The evolution of Information and Communication Technologies (ICT) [7] along with nanotechnology and other sciences (e.g., medicine and behavioral science) presents a unique potential for innovative technology products and services that help people in their daily lives. The application of such innovations in healthcare has already driven in products that some years ago belonged to the scientific imagination sphere. For example, robotic technology has provided the opportunity to benefit the lives of people with disabilities (i.e., as a manipulator mounted on a desk or wheelchair or mobile base or body worn; as a mobility or communication assistant; etc.). Many commercial products are available nowadays for mobility and manipulation for people with physical disabilities (e.g., the Tek RMD [8] and the Manus robotic arm [9]), for telepresence purposes, and so forth [10], while others are being developed at research institutions worldwide. To this end, researchers are struggling to collect end users’ sentiments towards the technologies developed in order to match the products with the real needs of the end customers.

Rehabilitation robotics is a special branch of robotics which focuses on machines that can be used to help people recover from severe physical trauma or assist them in activities of daily living. Rehabilitation robotics has applications in all areas of physical therapy, presenting a wide range of advancements in robotic prosthesis and other domains. Another important sector is that of assistive robotics, which tries to combine and integrate several technologies in order to meet the needs of people with various disabilities.

Focusing on the healthcare sector, quality of care and patient satisfaction are major issues [11]. Thus, the assessment of any service or device from the perspective of the patient is crucial. The current study is concerned with the question of whether any reliable and valid instruments have been developed to assess assistive or rehabilitation robot devices from the user’s perspective. To the best of our knowledge, no such research has previously been carried out or published.

2. Materials and Methods

A search of peer-reviewed published literature was conducted in January 2016 for articles related to the subjective assessment of assistive or rehabilitation robot devices. This was performed through the Internet via MEDLINE, PubMed, Scopus, and CIRRIE. The keywords used (employing Boolean phrases) in the searches included the following: satisfaction, assessment, assess, user, subjective, robot, robotic, assistive, rehabilitation, psychometric, test, scale, metrics, evaluation, usability, acceptability, and acceptance. Articles published after 1980 were considered for further studying. We included only studies published in English and research from peer-reviewed journals. The resulting publications were examined in a first step for potential inclusion based on their title and abstract, while we excluded any duplication. In a second step, after reviewing the abstract and title, the remaining publications underwent a full text review. We also manually searched the references lists of these articles for additional relevant sources. The whole process is depicted in Figure 1.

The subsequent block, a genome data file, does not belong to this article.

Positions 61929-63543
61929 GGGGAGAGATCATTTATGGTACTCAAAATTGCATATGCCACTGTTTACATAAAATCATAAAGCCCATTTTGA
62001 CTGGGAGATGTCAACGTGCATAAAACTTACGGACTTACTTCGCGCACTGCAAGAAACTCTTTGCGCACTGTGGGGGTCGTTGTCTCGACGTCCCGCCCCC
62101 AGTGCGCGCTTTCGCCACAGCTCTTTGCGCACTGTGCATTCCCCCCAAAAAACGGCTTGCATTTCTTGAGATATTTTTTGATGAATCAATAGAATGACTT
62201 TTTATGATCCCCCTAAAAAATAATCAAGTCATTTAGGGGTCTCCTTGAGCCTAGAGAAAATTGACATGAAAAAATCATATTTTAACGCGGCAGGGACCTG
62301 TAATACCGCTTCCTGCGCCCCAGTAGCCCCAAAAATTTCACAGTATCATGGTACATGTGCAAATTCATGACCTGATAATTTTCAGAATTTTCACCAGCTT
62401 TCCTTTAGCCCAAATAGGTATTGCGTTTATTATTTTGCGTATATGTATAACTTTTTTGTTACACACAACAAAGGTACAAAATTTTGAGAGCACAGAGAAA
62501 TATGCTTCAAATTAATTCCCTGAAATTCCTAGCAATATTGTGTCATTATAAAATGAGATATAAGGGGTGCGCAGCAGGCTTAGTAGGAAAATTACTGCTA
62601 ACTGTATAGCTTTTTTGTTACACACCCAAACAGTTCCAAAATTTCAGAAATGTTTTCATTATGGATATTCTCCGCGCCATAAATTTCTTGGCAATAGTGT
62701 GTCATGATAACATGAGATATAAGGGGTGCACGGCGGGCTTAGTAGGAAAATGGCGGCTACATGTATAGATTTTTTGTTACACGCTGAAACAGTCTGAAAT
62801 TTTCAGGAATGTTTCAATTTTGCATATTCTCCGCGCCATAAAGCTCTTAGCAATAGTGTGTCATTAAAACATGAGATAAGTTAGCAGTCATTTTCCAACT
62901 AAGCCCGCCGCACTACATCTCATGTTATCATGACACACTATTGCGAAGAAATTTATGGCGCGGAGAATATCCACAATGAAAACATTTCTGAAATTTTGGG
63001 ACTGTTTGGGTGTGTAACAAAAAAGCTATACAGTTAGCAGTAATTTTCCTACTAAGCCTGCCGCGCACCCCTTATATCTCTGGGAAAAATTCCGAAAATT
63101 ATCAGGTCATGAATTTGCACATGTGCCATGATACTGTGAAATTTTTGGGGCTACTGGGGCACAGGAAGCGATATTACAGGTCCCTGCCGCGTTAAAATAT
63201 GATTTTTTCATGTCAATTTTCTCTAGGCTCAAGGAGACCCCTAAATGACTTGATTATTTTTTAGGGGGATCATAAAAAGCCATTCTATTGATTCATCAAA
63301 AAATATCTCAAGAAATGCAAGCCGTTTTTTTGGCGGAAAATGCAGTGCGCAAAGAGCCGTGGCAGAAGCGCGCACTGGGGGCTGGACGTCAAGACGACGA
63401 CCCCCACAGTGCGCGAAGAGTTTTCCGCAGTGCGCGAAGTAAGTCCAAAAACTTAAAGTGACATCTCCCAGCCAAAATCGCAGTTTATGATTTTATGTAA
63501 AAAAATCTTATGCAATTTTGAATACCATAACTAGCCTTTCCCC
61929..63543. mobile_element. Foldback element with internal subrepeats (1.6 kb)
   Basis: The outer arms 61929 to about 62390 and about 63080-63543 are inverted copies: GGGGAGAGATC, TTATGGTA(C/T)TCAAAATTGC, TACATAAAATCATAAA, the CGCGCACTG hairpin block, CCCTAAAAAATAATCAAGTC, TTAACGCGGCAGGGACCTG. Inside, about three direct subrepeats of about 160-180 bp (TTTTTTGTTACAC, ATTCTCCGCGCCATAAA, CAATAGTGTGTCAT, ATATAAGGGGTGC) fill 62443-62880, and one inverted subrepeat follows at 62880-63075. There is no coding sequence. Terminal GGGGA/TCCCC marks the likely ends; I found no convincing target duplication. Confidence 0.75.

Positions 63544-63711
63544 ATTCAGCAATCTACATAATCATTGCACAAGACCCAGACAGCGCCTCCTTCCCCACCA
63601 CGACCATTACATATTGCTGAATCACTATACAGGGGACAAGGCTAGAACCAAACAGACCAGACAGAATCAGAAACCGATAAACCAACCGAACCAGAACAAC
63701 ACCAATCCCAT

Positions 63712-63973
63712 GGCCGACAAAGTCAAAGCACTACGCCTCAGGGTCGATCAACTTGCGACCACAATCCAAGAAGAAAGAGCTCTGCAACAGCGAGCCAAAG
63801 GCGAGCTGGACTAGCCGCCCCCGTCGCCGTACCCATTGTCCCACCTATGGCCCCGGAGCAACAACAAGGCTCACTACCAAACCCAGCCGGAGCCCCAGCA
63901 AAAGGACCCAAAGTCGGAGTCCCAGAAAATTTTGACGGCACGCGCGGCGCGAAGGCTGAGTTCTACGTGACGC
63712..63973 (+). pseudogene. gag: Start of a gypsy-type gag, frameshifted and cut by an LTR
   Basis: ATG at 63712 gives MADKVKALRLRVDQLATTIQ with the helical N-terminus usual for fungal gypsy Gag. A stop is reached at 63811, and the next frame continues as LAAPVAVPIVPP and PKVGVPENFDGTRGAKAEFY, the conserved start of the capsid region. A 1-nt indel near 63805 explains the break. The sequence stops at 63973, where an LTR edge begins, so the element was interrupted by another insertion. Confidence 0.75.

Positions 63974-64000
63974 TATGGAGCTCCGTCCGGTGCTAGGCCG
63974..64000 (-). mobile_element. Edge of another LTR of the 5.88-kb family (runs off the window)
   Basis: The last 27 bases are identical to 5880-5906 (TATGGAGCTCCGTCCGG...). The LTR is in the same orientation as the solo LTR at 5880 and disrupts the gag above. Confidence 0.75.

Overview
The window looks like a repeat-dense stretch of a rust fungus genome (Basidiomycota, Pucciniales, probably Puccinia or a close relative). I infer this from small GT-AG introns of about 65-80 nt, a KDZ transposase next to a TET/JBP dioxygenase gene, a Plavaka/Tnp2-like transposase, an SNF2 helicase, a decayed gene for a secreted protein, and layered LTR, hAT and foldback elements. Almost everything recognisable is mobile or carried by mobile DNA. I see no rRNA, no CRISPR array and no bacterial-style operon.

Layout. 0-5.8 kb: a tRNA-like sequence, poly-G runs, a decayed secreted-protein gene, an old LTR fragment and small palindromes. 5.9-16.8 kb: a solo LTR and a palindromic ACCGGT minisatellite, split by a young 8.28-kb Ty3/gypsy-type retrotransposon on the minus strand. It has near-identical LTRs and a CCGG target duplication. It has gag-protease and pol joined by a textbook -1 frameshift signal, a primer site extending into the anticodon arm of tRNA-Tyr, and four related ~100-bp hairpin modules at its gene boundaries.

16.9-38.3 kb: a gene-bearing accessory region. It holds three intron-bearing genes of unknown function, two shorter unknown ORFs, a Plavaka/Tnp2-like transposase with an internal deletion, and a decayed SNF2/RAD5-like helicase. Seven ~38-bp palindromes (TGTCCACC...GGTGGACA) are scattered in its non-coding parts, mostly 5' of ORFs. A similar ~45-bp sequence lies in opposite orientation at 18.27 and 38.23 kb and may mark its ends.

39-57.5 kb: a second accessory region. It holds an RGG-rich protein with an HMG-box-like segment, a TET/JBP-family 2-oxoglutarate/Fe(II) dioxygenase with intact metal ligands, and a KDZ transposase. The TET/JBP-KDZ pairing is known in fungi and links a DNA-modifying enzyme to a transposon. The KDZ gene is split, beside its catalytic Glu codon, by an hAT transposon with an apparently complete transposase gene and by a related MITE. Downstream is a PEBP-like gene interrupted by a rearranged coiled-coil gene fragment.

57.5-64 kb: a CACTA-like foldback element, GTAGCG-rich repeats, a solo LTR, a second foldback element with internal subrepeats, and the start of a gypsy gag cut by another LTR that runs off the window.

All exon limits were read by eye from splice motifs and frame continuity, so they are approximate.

Figure 1: Workflow of the selection process for subjective assessment of rehabilitation and assistive robot devices.

The initial query returned 3147 results. After the initial screening (reviewing the titles and abstracts and removing duplicates), the number was reduced to 312 articles. The eligibility criteria for inclusion were as follows: (i) studies involve assistive or rehabilitation robot devices (e.g., socially assistive robots, robot controlled wheelchairs, and exoskeleton devices), (ii) at least one outcome measure was used in the study, (iii) the study should include formative, process, or summative evaluation that assesses the rehabilitation or assistive robot device, (iv) the study was a peer-reviewed article (published in a journal or conference), and (v) articles are written in the English language. Finally, all articles were evaluated in terms of the clarity of the evidence presented. The second phase included a full text review of the selected articles. The main factors for excluding many articles included the following: (i) article was not written in English, (ii) the study provided a descriptive summary of the evaluation without giving more details (e.g., questionnaire/scale used), (iii) the number of participants in the study was very limited (<3 participants) or undefined, (iv) articles/studies were in the following subject areas: biochemistry, genetics and molecular biology, mathematics, chemical engineering, social sciences, materials science, physics and astronomy, psychology, arts and humanities, immunology and microbiology, agricultural and biological sciences, decision sciences, dentistry, energy, environmental science, business management and accounting, chemistry, earth and planetary science, pharmacology-toxicology and pharmaceutics, and undefined, (v) articles were in books and notes, and (vi) they assessed the technology used through quantitative data only (objective evaluation). For data extraction and analysis purposes we followed the Cochrane research methodology [12].